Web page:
While you’re playing a song that’s not yet rated, Rate Me! Rate Me! throws a pop-up reminder. You can rate the song then and there, or skip it for the time being. Once you’ve had enough, you can stop further pop-ups by pressing Quit.
4. Make Bookmarkable
Some longer audio tracks can be a hassle to play. One particularly nasty specimen is the audiobook that’s contained in a single track. If you got it off a CD, it’ll just be listed between the other songs in your library. When you close iTunes, you’ll need to remember your position, or spend the next ten minutes skipping through the track to find where you left off.
This script changes the filetype of the selected AAC tracks to M4B, iTunes’ audiobook format. The tracks are made bookmark-able and added to the iTunes Audiobooks library. The next time you close and reopen iTunes, it will remember your position in the audio file. If you ever need to reverse the process, you can use the Make UN-Bookmarkable companion script.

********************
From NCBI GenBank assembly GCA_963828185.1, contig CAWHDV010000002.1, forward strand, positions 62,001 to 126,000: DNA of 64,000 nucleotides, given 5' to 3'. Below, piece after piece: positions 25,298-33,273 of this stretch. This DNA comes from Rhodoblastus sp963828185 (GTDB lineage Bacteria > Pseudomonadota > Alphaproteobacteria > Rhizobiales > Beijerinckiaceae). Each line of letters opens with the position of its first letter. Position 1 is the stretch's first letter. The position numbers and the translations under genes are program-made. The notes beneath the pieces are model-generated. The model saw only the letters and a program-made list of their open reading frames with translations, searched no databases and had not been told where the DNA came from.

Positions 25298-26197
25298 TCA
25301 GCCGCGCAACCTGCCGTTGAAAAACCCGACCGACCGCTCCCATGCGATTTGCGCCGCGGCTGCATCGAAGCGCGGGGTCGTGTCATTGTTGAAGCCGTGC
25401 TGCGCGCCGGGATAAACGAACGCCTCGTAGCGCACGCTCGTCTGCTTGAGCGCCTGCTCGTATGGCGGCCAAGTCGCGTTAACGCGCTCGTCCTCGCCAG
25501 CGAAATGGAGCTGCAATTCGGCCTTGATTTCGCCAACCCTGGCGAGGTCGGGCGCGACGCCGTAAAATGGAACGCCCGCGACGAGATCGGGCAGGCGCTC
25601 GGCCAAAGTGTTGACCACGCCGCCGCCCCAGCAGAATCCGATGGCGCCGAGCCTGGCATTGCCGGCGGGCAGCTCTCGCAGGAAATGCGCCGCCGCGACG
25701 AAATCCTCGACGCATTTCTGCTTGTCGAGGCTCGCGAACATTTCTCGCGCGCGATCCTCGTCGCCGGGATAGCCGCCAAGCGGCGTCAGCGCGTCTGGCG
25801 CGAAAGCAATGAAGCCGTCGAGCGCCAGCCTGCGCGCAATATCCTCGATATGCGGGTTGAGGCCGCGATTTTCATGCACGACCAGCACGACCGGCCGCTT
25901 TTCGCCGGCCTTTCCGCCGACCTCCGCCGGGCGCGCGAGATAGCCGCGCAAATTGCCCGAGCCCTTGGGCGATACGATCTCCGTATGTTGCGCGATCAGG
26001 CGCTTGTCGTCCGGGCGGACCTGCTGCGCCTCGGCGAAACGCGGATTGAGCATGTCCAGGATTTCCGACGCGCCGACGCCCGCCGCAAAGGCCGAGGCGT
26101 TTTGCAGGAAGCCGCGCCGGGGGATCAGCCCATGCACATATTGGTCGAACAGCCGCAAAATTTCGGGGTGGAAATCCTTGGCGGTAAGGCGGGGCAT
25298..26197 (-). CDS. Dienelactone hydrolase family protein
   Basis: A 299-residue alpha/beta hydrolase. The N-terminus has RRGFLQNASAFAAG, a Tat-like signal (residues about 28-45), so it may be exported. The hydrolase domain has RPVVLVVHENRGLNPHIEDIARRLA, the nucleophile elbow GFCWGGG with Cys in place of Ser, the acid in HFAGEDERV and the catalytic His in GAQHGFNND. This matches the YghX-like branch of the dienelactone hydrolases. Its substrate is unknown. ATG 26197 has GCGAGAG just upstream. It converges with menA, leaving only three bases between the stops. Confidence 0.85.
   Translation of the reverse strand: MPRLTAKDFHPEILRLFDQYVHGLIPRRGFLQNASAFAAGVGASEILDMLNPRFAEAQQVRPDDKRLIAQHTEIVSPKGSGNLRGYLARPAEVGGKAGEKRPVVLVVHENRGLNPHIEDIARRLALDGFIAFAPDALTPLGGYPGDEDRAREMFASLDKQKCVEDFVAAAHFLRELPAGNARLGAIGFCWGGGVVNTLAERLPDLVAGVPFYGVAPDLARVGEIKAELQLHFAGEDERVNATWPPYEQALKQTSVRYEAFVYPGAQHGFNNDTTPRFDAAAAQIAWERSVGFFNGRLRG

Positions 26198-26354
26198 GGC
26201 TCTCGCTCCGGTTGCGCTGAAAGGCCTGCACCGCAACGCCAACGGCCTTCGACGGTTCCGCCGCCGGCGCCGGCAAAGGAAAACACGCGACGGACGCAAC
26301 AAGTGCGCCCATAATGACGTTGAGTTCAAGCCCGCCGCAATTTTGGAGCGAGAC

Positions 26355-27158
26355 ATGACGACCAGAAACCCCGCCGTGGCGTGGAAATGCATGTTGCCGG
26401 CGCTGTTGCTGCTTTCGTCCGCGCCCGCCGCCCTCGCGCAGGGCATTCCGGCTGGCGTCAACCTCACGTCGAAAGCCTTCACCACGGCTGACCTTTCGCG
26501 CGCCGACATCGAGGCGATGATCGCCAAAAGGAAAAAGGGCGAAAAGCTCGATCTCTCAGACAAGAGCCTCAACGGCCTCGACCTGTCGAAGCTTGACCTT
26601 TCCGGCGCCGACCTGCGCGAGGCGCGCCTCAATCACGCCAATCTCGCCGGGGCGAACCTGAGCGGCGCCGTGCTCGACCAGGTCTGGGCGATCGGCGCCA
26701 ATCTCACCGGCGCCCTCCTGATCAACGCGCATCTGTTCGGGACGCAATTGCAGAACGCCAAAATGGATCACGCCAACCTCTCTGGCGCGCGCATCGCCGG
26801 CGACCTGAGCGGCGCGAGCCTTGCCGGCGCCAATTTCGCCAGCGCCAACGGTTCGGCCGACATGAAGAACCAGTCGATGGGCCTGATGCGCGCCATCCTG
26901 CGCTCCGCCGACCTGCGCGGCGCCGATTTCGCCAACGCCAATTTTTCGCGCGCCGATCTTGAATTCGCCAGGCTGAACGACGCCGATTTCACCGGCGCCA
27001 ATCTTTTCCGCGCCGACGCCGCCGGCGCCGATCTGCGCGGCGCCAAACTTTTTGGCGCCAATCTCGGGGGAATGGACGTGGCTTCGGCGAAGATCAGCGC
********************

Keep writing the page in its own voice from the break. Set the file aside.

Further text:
5. Search YouTube
Listening to a song is one thing. Watching the music video is a whole other experience. If you’re enjoying your music and want to check out the accompanying music video, or maybe even cover videos, this script can help you along.
With the relevant song highlighted in iTunes, select the Search Youtube script from the Scripts menu. Your default browser will open with a YouTube search query for the song’s artist and title.
6. Find Album Artwork with Google